Five Suit Bridge was invented in Vienna in 1937 by Walter W. Marseille and Dr. Paul Stern.
At a time when cricket, chess and bridge were popular social games, special 66-card decks went on sale in the UK manufactured by De la Rue and Waddington’s with the fifth suit as crowns (called “Royals”).
However, because the game was complex it proved to be unpopular, they were withdrawn in 1939 and have been forgotten.
American versions made the fifth suit eagles, coloured green►
De la Rue’s Five-Suit Bridge
Above: Thomas De la Rue & Co’s Five-Suit Bridge playing cards with the fifth suit of crowns (called Royals) using the Paris pattern’s heart suit designs and the crowns coloured blue, 65 cards + joker, c.1938.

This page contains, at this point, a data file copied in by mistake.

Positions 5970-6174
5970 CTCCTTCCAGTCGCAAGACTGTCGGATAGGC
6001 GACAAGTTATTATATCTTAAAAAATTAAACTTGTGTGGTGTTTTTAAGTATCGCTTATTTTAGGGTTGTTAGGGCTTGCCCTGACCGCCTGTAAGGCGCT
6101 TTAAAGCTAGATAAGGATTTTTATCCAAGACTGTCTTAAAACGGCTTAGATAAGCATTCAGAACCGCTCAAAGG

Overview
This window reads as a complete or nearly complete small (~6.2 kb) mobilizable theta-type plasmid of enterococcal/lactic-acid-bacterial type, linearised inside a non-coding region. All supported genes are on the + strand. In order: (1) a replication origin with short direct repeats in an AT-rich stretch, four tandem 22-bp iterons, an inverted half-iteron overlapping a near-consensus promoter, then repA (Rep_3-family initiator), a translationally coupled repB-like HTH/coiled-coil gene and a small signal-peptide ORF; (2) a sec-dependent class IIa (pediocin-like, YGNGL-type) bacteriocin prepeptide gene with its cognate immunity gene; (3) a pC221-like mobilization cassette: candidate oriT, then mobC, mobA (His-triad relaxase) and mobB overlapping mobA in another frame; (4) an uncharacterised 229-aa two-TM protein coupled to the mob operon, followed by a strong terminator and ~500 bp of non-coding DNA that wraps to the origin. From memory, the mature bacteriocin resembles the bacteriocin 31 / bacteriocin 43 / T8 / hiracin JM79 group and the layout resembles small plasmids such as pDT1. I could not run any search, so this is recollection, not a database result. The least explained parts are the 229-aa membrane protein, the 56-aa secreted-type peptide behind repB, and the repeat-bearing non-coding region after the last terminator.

Waddington’s Five Suit Bridge
Above: boxes from different editions of Waddington’s Five Suit Bridge playing cards, c.1938.
The boxes also contained rules for Five-Suit Auction Bridge and Contract Bridge by Dr. Paul Stern, co-inventor of the five-suited game and vice-president of the Austrian Bridge Union.
Above: different editions of Waddington’s Five Suit Bridge showing alternative standard designs for the fifth suit of crowns, with indices, suit symbols and parts of the clothing coloured green, c.1938.
Examples are also known of sets of Crowns suit cards wrapped separately, presumably as add-ons to a normal pack.
CREDITS & REFERENCES
Images and research courtesy Ken Lodge and Phil Patenaude.